January 31, 2018

The real state of the union

David DeGraw, Popular Resistance -Since the 60s, the government has been “tweaking” their methodology on economic statistics to hide poor results across the board. If we use old school legit methodology, the real unemployment rate is 21.7%, as opposed to the absurdly fraudulent 4% that is reported by the #FakeNews media & Trump.

Even if we only go back to the fraudulent methodology of January 2000, when the “unemployment rate” was also 4%, and compare it to January 2018, very basic math shows you that the fix is in…

Let’s look at the Labor Force Participation Rate, which shows the percentage of the working-age population currently working, based on U.S. Bureau of Labor Statistics data…

In Jan. 2000, the LFP Rate was 67.3%
In Jan. 2018, the LFP Rate was 62.7%

So the Labor Force Participation Rate declined 4.6%, yet the unemployment rate stayed the same… hmm…

It gets much worse when you consider that roughly 12 million well-paying full-time jobs have been eliminated and replaced with either part-time or below “living wage” full-time jobs that do not provide healthcare benefits.

Also consider this…

- In 2000, there were 168 million more people than full-time jobs (282 million population, 114 million full-time jobs).

- In 2018, there are 201 million more people than full-time jobs (327 million population, 126 million full-time jobs).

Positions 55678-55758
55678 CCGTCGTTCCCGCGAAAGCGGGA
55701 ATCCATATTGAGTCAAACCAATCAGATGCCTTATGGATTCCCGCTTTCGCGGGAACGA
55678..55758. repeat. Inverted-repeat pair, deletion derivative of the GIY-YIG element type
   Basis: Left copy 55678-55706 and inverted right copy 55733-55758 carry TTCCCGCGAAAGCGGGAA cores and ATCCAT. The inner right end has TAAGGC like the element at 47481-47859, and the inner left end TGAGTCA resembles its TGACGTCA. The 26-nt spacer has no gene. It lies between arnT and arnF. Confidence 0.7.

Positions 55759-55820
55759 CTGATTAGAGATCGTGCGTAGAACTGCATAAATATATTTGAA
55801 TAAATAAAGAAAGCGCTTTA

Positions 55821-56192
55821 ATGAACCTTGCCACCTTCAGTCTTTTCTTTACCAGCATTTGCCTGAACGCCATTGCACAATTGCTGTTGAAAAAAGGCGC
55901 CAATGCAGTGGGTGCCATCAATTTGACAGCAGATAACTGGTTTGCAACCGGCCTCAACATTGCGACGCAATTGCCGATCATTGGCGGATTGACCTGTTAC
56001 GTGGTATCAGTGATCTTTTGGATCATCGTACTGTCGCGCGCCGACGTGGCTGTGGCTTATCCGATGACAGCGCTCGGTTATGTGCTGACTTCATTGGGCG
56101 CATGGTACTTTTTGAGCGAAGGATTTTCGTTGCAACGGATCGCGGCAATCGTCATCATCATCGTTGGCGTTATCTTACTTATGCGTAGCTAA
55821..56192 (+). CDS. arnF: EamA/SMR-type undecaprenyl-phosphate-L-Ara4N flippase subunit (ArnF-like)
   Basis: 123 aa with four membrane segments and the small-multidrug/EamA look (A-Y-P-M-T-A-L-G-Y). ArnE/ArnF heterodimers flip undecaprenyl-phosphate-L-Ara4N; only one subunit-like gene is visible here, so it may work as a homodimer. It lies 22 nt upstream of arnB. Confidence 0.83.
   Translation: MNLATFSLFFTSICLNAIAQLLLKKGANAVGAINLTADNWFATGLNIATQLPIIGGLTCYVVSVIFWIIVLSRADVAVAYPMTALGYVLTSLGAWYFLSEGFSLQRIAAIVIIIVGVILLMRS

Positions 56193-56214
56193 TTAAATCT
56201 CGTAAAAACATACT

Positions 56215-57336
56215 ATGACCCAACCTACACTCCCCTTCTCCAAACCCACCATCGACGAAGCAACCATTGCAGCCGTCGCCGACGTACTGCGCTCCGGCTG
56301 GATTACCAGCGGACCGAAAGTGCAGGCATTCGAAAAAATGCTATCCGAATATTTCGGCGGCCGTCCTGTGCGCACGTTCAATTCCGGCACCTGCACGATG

...Also consider that the “poverty” rate is another outrageously fraudulent government statistic, with constantly “tweaked” methodology, which is built off the ultimate fraudulent statistic, aka the “inflation” rate.

When you compare the actual cost of living to income, 50% of the U.S. population is presently living in poverty.

Roughly 1/3 of the population has a negative net worth.

Only about 25% generate enough income to cover living expenses without taking on more debt.

Here are some stats on the Health of the Union…

• US healthcare expenditures per capita are double the OECD average and much higher than in all other countries. But there are many fewer doctors and hospital beds per person than the OECD average.

• US infant mortality rates are the highest in the developed world.

• Americans can expect to live shorter and sicker lives, compared to people living in any other rich democracy, and the “health gap” between the US and its peer countries continues to grow.

• The US has the highest prevalence of obesity in the developed world.

• In terms of access to water and sanitation the US ranks 36th in the world.

• America has the highest incarceration rate in the world. Its rate is nearly five times the OECD average.

• The youth poverty rate in the United States is the highest across the OECD with one quarter of youth living in poverty compared to less than 14% across the OECD. [based on the bogus methodology, actual number is significantly higher]

• US inequality levels are far higher than those in most European countries

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